As long as Mr. Yousaf served in his office, he said his government was committed to the development of Balochistan. During his term in the office, the Musharraf regime constructed the Gwadar Port, the Mekran Coastal Highway and the Kachi Canal. Mr. The Baloch nationalists objected to Musharraf’s development policies and insisted that they were meant to colonize Balochistan and cause demographic imbalance. Yet, Mr. Yousaf did not cause problems for the opposition benches in the Balochistan Assembly. He did not buy off everyone’s political loyalties. One top politician who was detained during Mr. Yousaf’s government was none other than his own cousin Sardar Akhtar Mengal, the head of the Balochistan National Party. Mengal was in fact arrested on the instructions of General Musharraf who ridiculed Mengal’s anti-government long march known as the “Lashkar-e-Balochistan” saying that only one Lashkar i.e. the Pakistan army was accepted to his regime and every other Lashkar would be quashed.

Controversy over Mr. Yousaf’s politics rose after General Musharraf initiated the military operation, killed Nawab Akbar Bugti and forced to disappear hundreds of political activists. The opposition parties said Mr. Yousaf’s government was complicit in the military operation; the family of Nawab Akbar Bugti named him among people responsible for the killing of the veteran Baloch leader; the hardliners accused him of ‘sell-out’ to the federal government; the underground Baloch insurgents pledged to kill him. While Mr. Yousaf remained safe, his spokesman, Raziq Bugti, was killed in 2007 by the Baloch Liberation Army in Quetta.

Mr. Yousaf thought he was being unfairly blamed for the killing of Nawab Bugti and the military operation in Balochistan because General Musharraf was already too powerful and he would not consult the chief minister regarding his key decisions including those pertaining to Balochistan. It was not the first time a Baloch politician cited the lack of authority as a pretext to seek exemption. For example, the supporters of Nawab Bugti say he had no control over Zulfiqar Ali Bhutto in 1970s when the latter carried out a military operation in Balochistan while the Nawab served as the governor of the province. Likewise, Sardar Akhtar Mengal, the chief minister of Balochistan in 1998, has repeatedly said that he had no powers to prevent former prime minister Nawaz Sharif from using the Baloch land for nuclear tests. Baloch historians and generations will not entertain Mr. Yousaf’s plea on the same lines as they have treated the mistakes of Nawab Bugti and Sardar Akhtar Mengal but it is clear that he would be offered a saving face whenever his time in the office is compared with that of Nawab Aslam Raisani.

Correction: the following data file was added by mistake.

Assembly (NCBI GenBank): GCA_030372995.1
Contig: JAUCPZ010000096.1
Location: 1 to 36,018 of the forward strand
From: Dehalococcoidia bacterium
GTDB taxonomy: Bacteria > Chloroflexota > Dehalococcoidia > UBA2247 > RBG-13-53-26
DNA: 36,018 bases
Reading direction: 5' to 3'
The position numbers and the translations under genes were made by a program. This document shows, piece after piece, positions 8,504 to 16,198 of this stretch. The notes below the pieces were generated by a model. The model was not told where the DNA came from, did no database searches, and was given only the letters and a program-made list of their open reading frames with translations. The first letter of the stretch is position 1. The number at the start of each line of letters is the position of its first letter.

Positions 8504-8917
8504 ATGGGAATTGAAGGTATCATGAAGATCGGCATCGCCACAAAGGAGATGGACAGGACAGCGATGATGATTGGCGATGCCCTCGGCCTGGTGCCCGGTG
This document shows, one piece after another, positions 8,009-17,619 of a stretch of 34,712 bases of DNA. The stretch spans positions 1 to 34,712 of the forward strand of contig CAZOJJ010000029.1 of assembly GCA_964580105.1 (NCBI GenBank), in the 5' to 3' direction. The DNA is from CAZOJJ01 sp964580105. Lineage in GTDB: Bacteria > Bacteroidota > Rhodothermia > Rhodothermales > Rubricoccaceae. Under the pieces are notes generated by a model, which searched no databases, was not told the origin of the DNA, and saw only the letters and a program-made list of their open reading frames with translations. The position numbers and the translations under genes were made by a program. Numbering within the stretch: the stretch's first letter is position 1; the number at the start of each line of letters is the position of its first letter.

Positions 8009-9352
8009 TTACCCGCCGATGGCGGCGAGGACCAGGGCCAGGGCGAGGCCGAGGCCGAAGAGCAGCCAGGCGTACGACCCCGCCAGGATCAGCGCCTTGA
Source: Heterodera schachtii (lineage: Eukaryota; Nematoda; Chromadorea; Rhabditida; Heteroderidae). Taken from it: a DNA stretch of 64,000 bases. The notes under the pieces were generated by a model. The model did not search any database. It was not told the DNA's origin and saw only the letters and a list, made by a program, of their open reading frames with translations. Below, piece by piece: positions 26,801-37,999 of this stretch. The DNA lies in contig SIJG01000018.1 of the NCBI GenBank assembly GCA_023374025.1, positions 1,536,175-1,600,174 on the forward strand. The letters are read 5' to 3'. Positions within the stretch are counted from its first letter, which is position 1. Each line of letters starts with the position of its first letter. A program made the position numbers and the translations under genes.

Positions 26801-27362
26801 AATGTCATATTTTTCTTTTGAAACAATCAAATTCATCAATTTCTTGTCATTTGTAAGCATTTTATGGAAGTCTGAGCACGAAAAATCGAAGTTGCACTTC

While people disappeared when Mr. Yousaf held office, they were not exposed to the policy of ‘kill and dump’ until then. Political opponents, students, activists and journalists were not killed on such a large scale in Balochistan during Mr. Yousaf’s government. For the Baloch nationalists, Mr. Yousaf’s demise is the end of a full-time ‘collaborator’ but it is a much greater loss for Pakistan in the wake of deepening resentment against the central government in Balochistan.

This editorial was originally published in The Baloch Hal on February 2, 2013